August 13, 2016
National Theatre of Korea, Seoul
Ballet companies across the world are graced with Korean dancers. A culture of high achievement lies at the core of this renaissance country which rebuilt itself after years of colonisation and the devastation of the Korean War which divided the land. The pressure on students is huge but brings amazing results.
The World Gala, the finale of the 13th Seoul International Dance Competition followed the same ethos with a unique combination of ballet, contemporary and ethnic dance. The National Dance Company of Korea presented Gainjeonmokdan, a ceremonial dance performed by graceful women in their exquisite bell-skirted dresses gliding round a huge, traditional knot: simple, elegant and timeless. Then, as if to prove that they were inspired, rather than constrained by the past, French choreographer, José Montalvo, borrowed traditional fan gestures and combined them with contemporary dance in a witty duet given a spirited performance by Kim Mi-ae and Jung Gil-man.
Asako Terada and Keigo Fukuda from the National Ballet of Japan bridged ballet and contemporary with Frozen Eye. The opening sound score, as brittle as broken glass accompanied cutting edge moves before shifting to a passionate pastiche to the strains of Invitation to the Waltz. They returned with a fresh and romantic Coppélia danced to an effortlessly high technical standard.
Korean trio, Sujin Choi, Changyong Seong and Namgeun Ahn in Passion – Spirit – Joy – Faith were accompanied by fierce drumming before finding contrast in a gentler duet. The men’s choreography was thrilling, with a strong athletic edge and flips parallel to the stage that melted into amazingly fluid rolls. The Korean style of contemporary dance often shows a high degree of virtuosity that was very evident in the competition when it threatened, at times, to overwhelm the expressive quality.
Of course, there had to be the Grand Pas. Saeeun Park and Mickael Lafon from the Paris Opéra closed the programme with Don Quixote, a brave choice for an audience that had seen umpteen Kitris and Basilios perform their tricks through the competition week. Park’s exquisite dovetailed fifths set an example to the competitors as did the quiet elegance of the couple. However, the very slow tempo in her solo dampened the vibrancy we expect from Kitri, and I rather wished she had chosen to dance Raymonda, which would have more ideally suited her exquisite passés. In Benjamin Millepied’s, La nuit s’achève, the couple were more evenly matched. Simply dressed in casual whites and bare-footed it was fresh, young and joyful. Park, a sujet, is one of the few Koreans at the Opéra, and an added bonus to her home visit was having her mother, HyeYoung Choi, to accompany them playing the Beethoven Piano Sonata, No.23 on stage.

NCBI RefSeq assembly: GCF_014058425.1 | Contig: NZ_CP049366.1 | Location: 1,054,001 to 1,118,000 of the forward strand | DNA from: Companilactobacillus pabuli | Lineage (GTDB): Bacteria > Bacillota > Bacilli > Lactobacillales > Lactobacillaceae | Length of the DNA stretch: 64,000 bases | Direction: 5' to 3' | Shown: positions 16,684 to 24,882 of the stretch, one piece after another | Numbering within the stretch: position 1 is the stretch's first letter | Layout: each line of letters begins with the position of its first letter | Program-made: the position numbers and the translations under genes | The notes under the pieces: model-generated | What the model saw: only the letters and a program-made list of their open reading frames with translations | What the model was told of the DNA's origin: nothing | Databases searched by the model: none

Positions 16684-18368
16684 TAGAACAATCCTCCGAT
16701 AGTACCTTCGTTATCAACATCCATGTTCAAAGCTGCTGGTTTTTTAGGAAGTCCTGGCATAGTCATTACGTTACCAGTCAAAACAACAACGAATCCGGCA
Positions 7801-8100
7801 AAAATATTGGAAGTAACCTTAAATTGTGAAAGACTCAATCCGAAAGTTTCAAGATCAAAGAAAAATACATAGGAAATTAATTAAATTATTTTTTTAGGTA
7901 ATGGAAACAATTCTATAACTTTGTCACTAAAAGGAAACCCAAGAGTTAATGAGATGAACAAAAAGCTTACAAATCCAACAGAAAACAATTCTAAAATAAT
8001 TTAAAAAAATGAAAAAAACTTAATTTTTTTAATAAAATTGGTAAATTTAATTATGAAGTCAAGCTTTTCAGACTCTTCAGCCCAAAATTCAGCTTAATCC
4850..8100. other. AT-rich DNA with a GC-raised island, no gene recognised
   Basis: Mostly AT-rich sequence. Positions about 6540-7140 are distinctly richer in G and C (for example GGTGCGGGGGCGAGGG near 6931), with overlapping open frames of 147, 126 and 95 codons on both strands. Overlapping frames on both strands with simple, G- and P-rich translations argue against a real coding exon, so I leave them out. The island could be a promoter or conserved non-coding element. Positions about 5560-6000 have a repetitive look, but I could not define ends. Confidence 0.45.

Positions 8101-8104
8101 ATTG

Another fine example of classical artistry came from Semyon Chudin partnering Elizaveta Kruteleva. His Sleeping Beauty solo showed double tours of eye-watering perfection. His effortless elevation stood him in good stead as James where he combined a romantic heart with batterie of crystal clarity.
Galas do not always offer best matched couples but this was not the case with Kateryna Kukhar and Oleksandr Stoianov, principals from the National Opera of Ukraine. Beautifully matched in physique, technique and temperament they raised the temperature performing Scheherazade and Carmen. Scheherazade offers more to the male dancer and Stoianov, from the moment of his dramatic entrance embodied the passions and drama of the Golden Slave. His Toreador again displayed movements of feline grace but this time with a neat air of cynicism. Carmen also offered Kukhar the chance to display her fine technique and sensuality in this battle of one-upmanship.
From Dresden SemperOper, Sangeun Lee and Christian Bausch brought ballet into the postmodern age with William Forsythe’s Slingerland. This company are so at home in his style and the couple gave a world class performance. They also brought a premiere from company dancer, Craig Davidson. His duet Reminiscence, is a quality debut, an abstract work with a persuasive concept underlying the dance and shading the interpretation with gentle longing. The choreography is full of fluid, off-balance movements perfectly suited to these tall dancers: the interplay of limbs creating innovative shapes and pattern.
Other treats included an ebullient Mongolian folk dance from Altantsetseg Khosbayar where the arms and upper body were as vibrant as the footwork and a soulful soliloquy from Dickson Mbi. There are few events where it is possible to feel so fully integrated into the dance in so many of its varied forms and the feel-good factor was palpable among artists and audience.